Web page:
What is your name and your current occupation?
My name is Dane Romley and I am currently head of the training department at Topdraw Animation studio’s in Manila Philippines.
Oh wow let’s see, I worked a few summers at Valley Sash and Door in Burbank, California. In college I worked a few semesters at FedEx ground in one of their warehouses, and then I also worked at Trader Joe’s for a little bit. I was a late night security guard for a week before I quit due to the late hours. Oh and I was also a video game tester for a month.
The project I am most proud of I would have to say is The Simpsons. I was a character layout artist for 5 years and it’s really nice being able to say I had a part in one of the biggest culture icons of our time. Other projects I’m proud of are Mini Loup, Guess How Much I Love You, and Dennis & Gnasher.
I was born and raised in Sun Valley, California; just outside Burbank. I attended Woodbury University from 2001 to 2005 and it was my professors that encouraged me to apply to The Simpsons as I approached my senior year. Two of them were working there at the time and they took me to Film Roman to meet some of the artists and directors, and from there I took the test and got accepted. If it wasn’t for them I wouldn’t have got the job, I owe them a lot. August of 2005 I officially started my animation career.
The thing I like the best is seeing my trainee’s apply the techniques I’ve been showing them and seeing the progress they make during training. Once they start actually working it’s also very rewarding to hear a director tell me how much they like working with someone I’ve trained because it mean’s I’ve done my job.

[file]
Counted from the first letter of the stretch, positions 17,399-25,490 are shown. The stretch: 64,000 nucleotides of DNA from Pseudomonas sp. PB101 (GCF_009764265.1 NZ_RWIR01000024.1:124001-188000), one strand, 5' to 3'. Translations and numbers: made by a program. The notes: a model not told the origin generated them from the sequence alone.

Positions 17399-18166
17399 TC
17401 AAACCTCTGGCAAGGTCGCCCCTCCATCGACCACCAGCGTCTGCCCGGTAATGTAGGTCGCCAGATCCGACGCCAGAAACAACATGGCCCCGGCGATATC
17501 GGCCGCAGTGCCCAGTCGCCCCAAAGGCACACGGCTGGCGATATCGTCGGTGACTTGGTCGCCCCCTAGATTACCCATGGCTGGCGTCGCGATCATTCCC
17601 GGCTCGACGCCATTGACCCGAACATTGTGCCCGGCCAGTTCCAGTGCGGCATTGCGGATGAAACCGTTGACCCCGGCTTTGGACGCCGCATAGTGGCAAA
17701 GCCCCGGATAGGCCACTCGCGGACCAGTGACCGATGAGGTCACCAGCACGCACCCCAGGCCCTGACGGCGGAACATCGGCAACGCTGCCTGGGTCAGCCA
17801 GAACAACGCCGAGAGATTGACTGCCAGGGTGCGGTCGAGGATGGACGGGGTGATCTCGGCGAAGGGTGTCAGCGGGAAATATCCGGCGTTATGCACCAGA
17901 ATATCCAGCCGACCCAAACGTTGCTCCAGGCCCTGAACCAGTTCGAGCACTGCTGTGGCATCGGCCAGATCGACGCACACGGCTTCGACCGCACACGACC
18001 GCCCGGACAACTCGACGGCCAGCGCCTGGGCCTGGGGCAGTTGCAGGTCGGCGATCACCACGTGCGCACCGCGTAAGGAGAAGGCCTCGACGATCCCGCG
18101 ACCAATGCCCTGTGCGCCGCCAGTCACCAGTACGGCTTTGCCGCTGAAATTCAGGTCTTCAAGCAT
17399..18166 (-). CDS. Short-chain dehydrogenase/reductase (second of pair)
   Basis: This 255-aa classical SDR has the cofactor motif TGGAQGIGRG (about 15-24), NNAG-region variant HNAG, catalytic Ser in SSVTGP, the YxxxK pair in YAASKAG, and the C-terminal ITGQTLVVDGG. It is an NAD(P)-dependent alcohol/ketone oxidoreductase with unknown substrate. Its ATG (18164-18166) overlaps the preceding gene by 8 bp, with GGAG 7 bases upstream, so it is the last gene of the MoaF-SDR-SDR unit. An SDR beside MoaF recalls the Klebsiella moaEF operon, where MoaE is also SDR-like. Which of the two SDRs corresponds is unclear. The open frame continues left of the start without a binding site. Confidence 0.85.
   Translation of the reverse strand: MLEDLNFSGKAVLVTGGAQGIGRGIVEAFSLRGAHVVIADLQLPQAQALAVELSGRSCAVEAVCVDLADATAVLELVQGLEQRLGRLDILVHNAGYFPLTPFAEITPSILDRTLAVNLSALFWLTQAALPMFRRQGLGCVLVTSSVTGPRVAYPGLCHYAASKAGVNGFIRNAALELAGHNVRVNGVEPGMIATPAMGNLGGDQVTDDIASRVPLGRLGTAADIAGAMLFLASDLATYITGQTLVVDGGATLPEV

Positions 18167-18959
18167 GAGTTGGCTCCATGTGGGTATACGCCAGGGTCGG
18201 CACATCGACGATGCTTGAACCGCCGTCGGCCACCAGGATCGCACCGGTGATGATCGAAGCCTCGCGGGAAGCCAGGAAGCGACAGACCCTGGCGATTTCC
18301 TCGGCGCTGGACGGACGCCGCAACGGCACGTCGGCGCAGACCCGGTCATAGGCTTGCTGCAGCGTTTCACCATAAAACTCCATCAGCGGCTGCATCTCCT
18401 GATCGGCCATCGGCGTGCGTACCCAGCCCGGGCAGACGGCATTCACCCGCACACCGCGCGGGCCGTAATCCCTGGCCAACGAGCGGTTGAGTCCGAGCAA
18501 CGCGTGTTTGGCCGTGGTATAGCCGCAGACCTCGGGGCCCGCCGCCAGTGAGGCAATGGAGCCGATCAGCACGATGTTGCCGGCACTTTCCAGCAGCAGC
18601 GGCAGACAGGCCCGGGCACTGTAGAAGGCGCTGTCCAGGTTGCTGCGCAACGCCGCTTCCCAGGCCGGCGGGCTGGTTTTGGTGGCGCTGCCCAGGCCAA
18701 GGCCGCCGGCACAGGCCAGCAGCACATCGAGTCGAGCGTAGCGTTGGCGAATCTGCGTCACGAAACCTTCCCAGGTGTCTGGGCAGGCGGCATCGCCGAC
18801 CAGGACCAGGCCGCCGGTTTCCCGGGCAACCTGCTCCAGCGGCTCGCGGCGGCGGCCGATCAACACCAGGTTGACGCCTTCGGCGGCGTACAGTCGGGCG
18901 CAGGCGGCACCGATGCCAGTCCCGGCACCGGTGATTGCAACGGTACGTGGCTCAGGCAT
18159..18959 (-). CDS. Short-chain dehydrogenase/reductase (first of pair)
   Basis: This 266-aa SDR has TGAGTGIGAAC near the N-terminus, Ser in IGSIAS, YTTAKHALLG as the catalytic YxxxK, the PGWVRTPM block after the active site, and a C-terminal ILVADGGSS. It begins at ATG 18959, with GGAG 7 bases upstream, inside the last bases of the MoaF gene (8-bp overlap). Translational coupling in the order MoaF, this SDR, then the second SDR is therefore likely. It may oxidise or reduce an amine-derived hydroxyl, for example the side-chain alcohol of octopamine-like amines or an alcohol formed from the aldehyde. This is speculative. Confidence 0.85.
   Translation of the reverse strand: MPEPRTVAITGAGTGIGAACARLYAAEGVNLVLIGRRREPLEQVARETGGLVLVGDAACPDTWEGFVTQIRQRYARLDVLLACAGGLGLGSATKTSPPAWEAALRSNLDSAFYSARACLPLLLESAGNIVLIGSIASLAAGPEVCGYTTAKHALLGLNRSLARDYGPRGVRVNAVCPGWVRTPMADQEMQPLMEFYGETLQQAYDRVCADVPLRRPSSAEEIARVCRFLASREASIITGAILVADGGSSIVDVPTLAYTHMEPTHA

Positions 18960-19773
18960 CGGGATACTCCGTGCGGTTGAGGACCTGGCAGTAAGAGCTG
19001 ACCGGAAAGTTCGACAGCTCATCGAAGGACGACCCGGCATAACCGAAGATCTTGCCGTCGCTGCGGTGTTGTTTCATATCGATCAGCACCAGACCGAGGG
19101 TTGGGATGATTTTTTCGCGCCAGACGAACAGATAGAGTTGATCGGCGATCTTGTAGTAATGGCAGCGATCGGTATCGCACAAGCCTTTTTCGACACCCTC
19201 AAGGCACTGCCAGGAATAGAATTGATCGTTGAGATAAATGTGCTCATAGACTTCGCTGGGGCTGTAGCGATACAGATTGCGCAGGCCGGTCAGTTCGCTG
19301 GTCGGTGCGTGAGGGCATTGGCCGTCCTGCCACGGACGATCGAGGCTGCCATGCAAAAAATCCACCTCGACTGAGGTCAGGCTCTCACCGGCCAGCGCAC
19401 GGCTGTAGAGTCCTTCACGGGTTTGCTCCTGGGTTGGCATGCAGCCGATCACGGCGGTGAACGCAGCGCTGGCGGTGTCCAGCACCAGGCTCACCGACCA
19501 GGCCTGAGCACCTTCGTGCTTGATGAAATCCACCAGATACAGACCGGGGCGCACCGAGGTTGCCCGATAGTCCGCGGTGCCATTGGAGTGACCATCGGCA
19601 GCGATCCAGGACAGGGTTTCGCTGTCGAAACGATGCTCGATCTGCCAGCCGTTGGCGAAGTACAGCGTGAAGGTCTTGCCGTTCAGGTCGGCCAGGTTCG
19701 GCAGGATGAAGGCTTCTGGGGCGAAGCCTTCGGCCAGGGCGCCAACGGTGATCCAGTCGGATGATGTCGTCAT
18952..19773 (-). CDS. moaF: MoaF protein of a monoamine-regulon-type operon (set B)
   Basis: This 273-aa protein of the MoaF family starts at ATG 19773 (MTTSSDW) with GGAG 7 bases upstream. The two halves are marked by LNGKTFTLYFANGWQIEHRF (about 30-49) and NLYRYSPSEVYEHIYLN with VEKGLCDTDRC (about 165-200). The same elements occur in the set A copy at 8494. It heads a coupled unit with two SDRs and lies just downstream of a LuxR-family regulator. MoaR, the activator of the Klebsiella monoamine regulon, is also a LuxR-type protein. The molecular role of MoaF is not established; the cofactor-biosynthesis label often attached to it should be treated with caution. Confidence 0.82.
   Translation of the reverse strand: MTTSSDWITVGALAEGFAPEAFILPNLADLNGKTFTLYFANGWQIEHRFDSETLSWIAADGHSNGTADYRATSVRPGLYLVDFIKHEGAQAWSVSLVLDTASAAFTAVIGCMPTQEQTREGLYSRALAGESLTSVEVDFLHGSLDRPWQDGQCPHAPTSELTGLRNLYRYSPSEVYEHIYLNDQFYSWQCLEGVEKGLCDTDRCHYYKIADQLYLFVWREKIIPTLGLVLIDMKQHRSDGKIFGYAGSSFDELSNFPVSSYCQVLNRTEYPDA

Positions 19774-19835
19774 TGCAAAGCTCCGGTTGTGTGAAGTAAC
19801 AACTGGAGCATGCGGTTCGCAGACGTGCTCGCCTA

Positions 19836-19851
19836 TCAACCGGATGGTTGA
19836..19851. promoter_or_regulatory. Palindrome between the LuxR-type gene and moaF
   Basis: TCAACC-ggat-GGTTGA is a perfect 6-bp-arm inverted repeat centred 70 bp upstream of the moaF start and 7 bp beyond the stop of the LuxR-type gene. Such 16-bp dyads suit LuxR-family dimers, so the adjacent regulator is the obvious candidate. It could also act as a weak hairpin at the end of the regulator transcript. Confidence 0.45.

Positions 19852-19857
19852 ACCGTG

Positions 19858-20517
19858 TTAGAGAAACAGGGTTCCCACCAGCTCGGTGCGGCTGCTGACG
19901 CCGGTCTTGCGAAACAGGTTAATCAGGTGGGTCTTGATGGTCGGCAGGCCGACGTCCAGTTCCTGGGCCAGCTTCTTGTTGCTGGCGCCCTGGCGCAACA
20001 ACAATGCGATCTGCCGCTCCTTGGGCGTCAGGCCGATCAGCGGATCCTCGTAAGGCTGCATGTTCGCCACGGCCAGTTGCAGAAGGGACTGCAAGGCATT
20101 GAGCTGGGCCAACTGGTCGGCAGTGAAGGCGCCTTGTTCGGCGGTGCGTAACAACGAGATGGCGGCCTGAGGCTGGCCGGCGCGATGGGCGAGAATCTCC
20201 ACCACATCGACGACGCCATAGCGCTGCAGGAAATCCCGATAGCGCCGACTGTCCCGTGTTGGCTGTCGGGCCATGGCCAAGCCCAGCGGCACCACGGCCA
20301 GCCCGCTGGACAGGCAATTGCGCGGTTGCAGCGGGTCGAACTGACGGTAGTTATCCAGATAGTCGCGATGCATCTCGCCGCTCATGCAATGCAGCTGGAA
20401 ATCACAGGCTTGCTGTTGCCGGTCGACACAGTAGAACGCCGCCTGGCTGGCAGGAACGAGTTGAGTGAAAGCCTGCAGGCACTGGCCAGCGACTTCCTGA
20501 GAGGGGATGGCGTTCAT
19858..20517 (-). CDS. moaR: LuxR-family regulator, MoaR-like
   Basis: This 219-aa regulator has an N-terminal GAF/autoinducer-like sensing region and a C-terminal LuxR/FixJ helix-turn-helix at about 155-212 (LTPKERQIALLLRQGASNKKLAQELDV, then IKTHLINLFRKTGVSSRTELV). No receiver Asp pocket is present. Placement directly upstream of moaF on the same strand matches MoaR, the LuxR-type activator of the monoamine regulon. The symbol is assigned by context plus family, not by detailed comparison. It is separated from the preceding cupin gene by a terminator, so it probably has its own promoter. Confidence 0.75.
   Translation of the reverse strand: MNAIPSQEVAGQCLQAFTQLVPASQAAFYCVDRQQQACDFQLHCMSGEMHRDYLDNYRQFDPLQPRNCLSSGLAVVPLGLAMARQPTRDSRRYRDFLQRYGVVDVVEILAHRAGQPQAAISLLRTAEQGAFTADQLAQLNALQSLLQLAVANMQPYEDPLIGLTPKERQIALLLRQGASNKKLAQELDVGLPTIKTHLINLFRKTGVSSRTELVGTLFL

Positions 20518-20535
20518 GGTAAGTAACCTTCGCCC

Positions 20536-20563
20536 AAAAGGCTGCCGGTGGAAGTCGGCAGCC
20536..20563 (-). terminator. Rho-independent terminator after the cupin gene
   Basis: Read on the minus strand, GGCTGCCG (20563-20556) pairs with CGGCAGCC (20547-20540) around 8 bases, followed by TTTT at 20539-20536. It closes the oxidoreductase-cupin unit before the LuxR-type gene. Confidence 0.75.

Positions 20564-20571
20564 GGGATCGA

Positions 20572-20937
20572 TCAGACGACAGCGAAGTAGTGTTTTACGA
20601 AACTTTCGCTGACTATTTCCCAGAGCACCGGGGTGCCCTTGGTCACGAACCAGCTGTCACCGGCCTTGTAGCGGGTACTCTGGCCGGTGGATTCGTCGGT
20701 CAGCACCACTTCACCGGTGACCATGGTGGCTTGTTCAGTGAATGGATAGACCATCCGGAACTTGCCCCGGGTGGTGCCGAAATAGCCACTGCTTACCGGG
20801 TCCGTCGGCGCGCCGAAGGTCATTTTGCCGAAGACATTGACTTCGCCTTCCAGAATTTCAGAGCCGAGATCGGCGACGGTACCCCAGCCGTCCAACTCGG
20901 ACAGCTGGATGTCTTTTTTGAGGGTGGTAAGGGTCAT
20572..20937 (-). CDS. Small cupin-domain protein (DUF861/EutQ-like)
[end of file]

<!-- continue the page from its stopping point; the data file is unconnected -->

There are times when I have to be tough on people and the culture here is not used to that. I once threw an artist out of training because I caught him copying other people’s work and lied about it, then proceeded to copy my work and tried to turn it in to me. It’s also hard telling someone that they just don’t have what it takes weather it be skill or attitude, no one wants to be told that but it’s my job to make sure they’re ready for the working world.
What kind of technology do you work with on a daily basis, how has technology changed in the last few years in your field and how has that impacted you in your job?
Nothing that you would call unusual, besides drawing my hobbies are playing video games and spending time with my family. I can make a water drop sound with my mouth, does that count? Oh and I have an almost photographic memory; almost in that I can clearly remember people’s clothes and hair style at any point in time.
Ask a lot of questions and network as much as you can. The time students spend in school is limited so I encourage them to ask a lot of questions in order to get the most out of their professors. This can be anything from animation technique’s and guidelines to what state the industry is in at that time. This industry is always changing and it’s important to keep up with the changes. Also get to know the professor’s because most, if not all, are working professionals and they can help you get that first internship or job. Don’t be a suck up, be genuine, all working animators can tell the difference between passion and plastic smiles. Above all never give up. I have heard of many people who give up their dreams because it was too hard or they were rejected from the studio they really liked. As long as you remain passionate about your craft doors will open.